Tens of thousands of Microsoft Exchange email servers in Europe, the U.S., and Asia exposed on the public internet are vulnerable to remote code execution flaws.
The mail systems run a software version that is currently unsupported and no longer receives any type of updates, being vulnerable to multiple security issues, some with a critical severity rating.
Exchange Server 2007 still running
Internet scans from The ShadowServer Foundation show that there are close to 20,000 Microsoft Exchange servers currently reachable over the public internet that have reached the end-of-life (EoL) stage.
On Friday, more than half of the systems were located in Europe. In North America, there were 6,038 Exchange servers, and in Asia 2,241 instances.
However, ShadowServer’s statistics may not show the complete picture as Macnica security researcher Yutaka Sejiyama discovered a little over 30,000 Microsoft Exchange servers that reached end of support.
According to Sejiyama’s scans on Shodan, in late November there were 30,635 machines on the public web with an unsupported version of Microsoft Exchange:
- 275 instances of Exchange Server 2007
- 4,062 instances of Exchange Server 2010
- 26,298 instances of Exchange Server 2013
Remote code execution risk
The researcher also compared the update rate and observed that since April this year, the global number of EoL Exchange servers dropped by just 18% from 43,656, a decrease that Sejiyama feels is insufficient.
The ShadowServer Foundation highlights that the outdated Exchange machines discovered on the public web were vulnerable to multiple remote code execution flaws.
Some of the machines running older versions of the Exchange mail server are vulnerable to ProxyLogon, a critical security issue tracked as CVE-2021-26855, that can be chained with a less severe bug identified as CVE-2021-27065 to achieve remote code execution.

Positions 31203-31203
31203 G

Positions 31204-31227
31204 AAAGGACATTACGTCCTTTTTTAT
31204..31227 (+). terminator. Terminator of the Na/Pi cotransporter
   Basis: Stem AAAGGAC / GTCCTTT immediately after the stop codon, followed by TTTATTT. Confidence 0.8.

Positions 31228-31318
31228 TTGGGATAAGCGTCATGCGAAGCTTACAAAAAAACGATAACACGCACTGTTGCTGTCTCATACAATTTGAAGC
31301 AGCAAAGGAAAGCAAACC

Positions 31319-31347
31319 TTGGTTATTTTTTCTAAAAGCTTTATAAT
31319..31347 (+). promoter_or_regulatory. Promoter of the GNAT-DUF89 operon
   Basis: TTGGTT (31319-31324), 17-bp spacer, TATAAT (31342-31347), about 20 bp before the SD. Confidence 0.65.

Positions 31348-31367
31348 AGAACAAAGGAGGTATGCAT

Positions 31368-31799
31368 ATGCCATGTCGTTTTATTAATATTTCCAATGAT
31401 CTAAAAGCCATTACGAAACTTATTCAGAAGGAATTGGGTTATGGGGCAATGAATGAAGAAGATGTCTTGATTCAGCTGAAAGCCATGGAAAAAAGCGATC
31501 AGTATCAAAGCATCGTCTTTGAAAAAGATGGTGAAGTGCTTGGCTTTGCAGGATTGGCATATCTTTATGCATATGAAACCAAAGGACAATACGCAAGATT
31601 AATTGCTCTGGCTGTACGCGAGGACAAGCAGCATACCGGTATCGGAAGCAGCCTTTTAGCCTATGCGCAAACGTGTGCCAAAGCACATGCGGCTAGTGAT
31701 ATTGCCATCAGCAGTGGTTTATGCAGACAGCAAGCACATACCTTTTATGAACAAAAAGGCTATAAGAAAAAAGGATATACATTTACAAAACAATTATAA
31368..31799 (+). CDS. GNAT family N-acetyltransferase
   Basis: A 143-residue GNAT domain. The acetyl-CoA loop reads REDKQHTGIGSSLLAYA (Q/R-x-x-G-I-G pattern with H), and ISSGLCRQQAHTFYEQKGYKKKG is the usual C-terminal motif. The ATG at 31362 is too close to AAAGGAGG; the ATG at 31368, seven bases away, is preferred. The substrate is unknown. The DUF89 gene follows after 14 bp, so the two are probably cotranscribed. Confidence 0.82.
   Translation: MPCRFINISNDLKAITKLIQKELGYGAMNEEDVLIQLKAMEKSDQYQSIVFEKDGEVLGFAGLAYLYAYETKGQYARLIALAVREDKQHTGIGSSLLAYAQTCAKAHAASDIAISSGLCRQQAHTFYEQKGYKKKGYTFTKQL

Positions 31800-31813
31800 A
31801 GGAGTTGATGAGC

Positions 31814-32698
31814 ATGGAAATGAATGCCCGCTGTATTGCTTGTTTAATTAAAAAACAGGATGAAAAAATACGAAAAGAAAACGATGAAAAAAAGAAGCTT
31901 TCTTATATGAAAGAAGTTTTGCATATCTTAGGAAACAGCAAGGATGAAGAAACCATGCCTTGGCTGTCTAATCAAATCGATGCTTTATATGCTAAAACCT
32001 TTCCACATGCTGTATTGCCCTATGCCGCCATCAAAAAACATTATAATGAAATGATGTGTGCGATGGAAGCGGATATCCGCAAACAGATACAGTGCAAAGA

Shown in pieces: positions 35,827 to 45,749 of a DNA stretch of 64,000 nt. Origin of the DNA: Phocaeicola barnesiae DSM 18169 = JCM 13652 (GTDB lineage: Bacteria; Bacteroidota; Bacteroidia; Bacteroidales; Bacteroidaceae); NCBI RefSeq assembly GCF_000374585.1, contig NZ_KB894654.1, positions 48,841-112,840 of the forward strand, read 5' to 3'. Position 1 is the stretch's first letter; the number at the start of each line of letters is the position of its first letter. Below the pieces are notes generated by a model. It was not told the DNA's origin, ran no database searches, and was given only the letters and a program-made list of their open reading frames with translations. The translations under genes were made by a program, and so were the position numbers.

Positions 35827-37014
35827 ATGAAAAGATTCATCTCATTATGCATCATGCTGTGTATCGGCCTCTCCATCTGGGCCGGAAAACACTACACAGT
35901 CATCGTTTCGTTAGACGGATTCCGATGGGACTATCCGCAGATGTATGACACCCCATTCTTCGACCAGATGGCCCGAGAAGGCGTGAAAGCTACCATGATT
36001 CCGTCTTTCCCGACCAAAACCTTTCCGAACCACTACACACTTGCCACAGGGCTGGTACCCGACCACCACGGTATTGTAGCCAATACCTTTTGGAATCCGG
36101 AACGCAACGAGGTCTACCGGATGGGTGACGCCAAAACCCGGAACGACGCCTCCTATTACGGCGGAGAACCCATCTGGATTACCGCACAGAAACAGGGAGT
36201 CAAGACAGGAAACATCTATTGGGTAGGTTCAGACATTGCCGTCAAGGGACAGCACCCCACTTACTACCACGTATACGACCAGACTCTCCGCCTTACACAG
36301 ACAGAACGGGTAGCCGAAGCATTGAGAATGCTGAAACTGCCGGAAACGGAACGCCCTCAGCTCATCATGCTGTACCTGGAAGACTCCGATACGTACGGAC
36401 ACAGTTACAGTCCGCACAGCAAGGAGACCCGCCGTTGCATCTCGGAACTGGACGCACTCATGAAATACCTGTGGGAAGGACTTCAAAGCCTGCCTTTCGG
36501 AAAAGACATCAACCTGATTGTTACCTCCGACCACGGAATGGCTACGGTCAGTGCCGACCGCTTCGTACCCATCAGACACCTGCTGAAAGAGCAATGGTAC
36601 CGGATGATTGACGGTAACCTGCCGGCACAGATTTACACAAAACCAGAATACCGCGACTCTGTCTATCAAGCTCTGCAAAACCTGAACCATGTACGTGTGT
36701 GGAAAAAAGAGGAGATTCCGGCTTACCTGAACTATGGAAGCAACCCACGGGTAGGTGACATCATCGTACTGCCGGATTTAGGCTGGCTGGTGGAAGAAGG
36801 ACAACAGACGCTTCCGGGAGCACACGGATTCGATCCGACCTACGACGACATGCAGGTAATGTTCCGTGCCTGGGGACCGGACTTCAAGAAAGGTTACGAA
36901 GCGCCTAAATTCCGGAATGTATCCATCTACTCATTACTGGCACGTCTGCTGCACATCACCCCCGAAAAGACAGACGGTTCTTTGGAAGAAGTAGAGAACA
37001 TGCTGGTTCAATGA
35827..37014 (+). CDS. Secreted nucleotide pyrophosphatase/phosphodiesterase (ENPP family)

According to Sejiyama, based on the build numbers obtained from the systems during the scan, there are close to 1,800 Exchange systems that are vulnerable to either ProxyLogon, ProxyShell, or ProxyToken vulnerabilities.
ShadowServer notes that the machines in their scans are vulnerable to the following security flaws:
Although most of the vulnerabilities above do not have a critical severity score, Microsoft marked them as “important.” Furthermore, except for the ProxyLogon chain – which has been exploited in attacks, all of them were tagged as “more likely” to be exploited.
Even if companies still running outdated Exchange servers have implemented available mitigations, the measure is not sufficient as Microsoft recommends prioritizing the installation of updates on the servers that are externally facing.
In the case of instances that reached the end of support the only option remaining is to upgrade to a version that still receives at least security updates.